The Connection Between Aging, Insomnia and Memory Loss

May 30, 2020 | BY PHS Staff

Insomnia is the most common sleep disorder at any age, but about half of adults over the age of 60 have difficulty falling asleep and staying asleep. It may seem that poor sleep is just an annoyance that can be remedied with a nap or over-the-counter sleep aid, but untreated insomnia can lead to big sleep deficits and impact a senior’s physical and mental health.

In fact, new findings reveal a connection between sleep and memory, and shed light on why forgetfulness is common in the elderly. Alzheimer’s in home care can go a long way toward combating memory loss. But first, let’s explore the connection between aging, insomnia and memory loss.

Insomnia in Seniors

Insomnia can be short-term or long-term. Short-term insomnia only lasts for a few weeks or a month, but chronic or long-term insomnia goes on for much longer. Symptoms include:

  • Taking more than 45 minutes to fall asleep
  • Waking up several times throughout the night with the inability to fall back asleep
  • Waking up early with the inability to fall back asleep
  • Waking up feeling tired with the inability to function properly during the day

Short-term insomnia can stem from big life changes, such as moving, changing jobs or the death of a loved one. In today’s world, even stress over COVID-19 and the loss of connection with family can cause temporary fluctuations in sleep. Long-term insomnia usually stems from something more serious, such as depression, anxiety, chronic stress, chronic pain, certain medical conditions and even neurological conditions like dementia, Parkinson’s disease, and multiple sclerosis (MS).

If insomnia is not treated and addressed, it can affect your senior loved one’s mental and physical health, and this includes their memory. That’s because uninterrupted quality sleep is an important part of memory formation. When someone has trouble sleeping at night, minor symptoms like mood swings and fatigue can get worse and cause lapses in memory. Sleep patterns, in fact, have been known to show a direct link to Alzheimer’s disease formation.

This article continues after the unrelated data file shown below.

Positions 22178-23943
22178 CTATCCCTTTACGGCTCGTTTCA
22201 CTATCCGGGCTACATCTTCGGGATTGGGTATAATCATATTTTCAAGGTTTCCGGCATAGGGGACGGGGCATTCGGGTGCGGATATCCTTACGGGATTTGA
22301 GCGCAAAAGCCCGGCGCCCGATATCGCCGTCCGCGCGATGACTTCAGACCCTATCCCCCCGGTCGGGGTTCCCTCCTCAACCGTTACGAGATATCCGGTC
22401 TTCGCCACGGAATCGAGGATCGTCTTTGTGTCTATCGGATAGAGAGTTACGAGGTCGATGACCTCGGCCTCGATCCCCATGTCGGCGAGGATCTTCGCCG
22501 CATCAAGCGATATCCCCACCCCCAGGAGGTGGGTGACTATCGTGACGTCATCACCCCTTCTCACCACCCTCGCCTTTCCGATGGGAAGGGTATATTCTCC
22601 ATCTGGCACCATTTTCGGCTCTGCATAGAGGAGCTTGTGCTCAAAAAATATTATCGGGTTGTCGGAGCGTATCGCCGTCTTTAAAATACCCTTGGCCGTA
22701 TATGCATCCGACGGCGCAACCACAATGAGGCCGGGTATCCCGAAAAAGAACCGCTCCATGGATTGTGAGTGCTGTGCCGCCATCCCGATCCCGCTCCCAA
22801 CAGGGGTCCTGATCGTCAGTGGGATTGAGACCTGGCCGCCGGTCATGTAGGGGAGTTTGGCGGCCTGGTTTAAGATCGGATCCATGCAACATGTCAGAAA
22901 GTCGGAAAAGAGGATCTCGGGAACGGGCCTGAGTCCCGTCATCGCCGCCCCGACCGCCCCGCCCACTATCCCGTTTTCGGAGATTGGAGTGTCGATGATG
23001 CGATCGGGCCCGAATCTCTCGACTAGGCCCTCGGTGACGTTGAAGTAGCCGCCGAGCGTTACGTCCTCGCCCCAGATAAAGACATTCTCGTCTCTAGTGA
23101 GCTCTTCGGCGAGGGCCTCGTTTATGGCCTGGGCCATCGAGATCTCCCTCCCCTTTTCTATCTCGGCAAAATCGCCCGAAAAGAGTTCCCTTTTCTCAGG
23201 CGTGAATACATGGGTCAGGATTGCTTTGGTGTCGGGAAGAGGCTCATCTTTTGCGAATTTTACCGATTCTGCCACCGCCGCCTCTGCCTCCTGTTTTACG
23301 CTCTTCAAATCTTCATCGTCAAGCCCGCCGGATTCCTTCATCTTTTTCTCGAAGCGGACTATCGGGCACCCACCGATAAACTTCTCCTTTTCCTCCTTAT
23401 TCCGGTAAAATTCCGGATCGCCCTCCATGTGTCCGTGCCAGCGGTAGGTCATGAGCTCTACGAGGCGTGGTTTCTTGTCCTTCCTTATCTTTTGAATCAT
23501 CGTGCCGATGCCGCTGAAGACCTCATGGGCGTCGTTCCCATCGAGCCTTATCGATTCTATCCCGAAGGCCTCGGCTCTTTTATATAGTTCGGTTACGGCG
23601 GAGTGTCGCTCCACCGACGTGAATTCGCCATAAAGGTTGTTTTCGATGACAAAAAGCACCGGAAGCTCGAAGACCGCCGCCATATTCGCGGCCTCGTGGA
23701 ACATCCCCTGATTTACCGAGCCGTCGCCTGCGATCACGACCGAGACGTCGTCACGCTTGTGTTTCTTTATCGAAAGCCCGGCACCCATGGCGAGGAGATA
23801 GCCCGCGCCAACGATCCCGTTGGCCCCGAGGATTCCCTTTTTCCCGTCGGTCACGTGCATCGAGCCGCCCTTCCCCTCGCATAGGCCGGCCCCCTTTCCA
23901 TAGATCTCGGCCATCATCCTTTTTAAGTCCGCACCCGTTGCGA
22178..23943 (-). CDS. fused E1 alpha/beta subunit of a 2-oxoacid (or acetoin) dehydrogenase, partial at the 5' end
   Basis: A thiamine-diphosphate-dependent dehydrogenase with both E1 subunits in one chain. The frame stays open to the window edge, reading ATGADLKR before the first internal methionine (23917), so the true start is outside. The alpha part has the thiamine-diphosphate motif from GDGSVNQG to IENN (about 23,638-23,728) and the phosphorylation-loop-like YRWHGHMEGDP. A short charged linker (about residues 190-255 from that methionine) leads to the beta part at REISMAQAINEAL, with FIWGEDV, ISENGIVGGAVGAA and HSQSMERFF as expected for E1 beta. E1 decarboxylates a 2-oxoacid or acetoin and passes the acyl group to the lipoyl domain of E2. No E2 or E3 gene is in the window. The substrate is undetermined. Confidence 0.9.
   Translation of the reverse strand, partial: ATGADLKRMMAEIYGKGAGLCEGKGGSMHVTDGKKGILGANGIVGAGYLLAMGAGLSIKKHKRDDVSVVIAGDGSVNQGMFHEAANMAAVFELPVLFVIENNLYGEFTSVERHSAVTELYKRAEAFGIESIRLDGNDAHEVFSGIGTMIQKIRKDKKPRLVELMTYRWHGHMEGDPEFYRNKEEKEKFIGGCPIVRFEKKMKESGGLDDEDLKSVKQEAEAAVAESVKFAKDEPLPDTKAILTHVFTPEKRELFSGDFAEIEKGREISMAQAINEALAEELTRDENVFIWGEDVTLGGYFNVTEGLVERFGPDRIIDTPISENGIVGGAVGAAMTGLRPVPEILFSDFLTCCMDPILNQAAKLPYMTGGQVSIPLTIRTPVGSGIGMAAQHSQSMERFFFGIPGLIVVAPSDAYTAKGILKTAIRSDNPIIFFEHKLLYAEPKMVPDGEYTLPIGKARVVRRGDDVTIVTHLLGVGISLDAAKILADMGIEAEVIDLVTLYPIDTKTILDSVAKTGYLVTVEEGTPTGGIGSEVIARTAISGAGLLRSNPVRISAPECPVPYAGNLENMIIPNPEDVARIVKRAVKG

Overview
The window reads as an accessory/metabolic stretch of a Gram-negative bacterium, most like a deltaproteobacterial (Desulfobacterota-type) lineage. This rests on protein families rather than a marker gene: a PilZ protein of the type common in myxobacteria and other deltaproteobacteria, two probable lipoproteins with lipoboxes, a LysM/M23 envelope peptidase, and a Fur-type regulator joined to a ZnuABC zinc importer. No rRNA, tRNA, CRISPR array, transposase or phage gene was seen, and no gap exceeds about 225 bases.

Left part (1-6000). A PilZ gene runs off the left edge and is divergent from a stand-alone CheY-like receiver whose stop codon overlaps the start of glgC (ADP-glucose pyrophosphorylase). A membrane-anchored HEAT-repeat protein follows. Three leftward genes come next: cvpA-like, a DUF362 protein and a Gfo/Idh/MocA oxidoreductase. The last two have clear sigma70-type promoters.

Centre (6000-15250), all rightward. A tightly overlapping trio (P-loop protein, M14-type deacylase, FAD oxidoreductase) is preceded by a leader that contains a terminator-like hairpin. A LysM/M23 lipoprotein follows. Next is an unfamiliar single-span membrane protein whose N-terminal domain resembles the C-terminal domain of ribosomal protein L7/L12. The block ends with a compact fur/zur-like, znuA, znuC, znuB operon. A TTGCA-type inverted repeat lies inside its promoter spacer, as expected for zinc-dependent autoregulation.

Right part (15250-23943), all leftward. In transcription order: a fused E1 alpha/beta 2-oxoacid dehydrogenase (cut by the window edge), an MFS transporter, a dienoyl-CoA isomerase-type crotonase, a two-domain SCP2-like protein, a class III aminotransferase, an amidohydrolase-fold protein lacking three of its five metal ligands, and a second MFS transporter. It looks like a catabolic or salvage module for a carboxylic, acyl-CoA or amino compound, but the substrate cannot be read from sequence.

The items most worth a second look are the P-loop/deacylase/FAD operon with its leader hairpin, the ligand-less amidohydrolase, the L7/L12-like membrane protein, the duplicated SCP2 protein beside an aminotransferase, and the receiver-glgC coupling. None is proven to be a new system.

To worsen matters, those with Alzheimer’s have difficulty sleeping anyway, which exacerbates symptoms and actually accelerates the progression of the disease. While sleep problems are common in older adults, they don’t have to be. Seeing a doctor is critical if insomnia is long-term. Without a good night’s sleep, seniors are at more of a risk for developing other serious health issues.

Poor quality sleep in the elderly can lead to significant brain deterioration and memory loss, says one study by the University of California, Berkeley. This study was the first of its kind to confirm a link between memory loss and poor sleep. Researchers found that during sleep, critical brain waves are being produced that play a role in how we store memories. The brain waves send memories from one part of the brain (hippocampus) to another part of the brain that stores long-term memories (the prefrontal cortex).

When you add poor quality sleep to the mix, memories can remain stuck in the hippocampus without being able to get to the prefrontal cortex. The result? Forgetfulness and difficulty remembering names. Alzheimer’s care can help.

Beyond the Brain

Sleep does more than just help to sharpen your mind. Studies reveal that sleep has an effect on  physical reflexes, fine motor skills, and even judgment. One study revealed sleep-deprived individuals were more likely to believe they were right when they were indeed wrong. Another interesting finding — after just one night of good sleep, or even a high-quality nap, people performed better.

Here’s how you can instill good sleep habits to avoid memory loss:

  • Go to bed and wake up at the same time every day.
  • Get regular exercise but don’t do it too close to your bedtime. Allow at least three hours between exercise and sleep.
  • Stay away from caffeine, alcohol and nicotine, especially right before bed.
  • Unwind before going to sleep, by taking a warm bath, reading a book, or sipping caffeine-free tea.
  • Create an optimal sleeping environment, such as making the room dark, comfortable and cool.

Contact Preferred HealthStaff

To learn more about our Alzheimer’s home care, please contact us toll free at 866-943-9791 or in Fairfield 717-642-8500.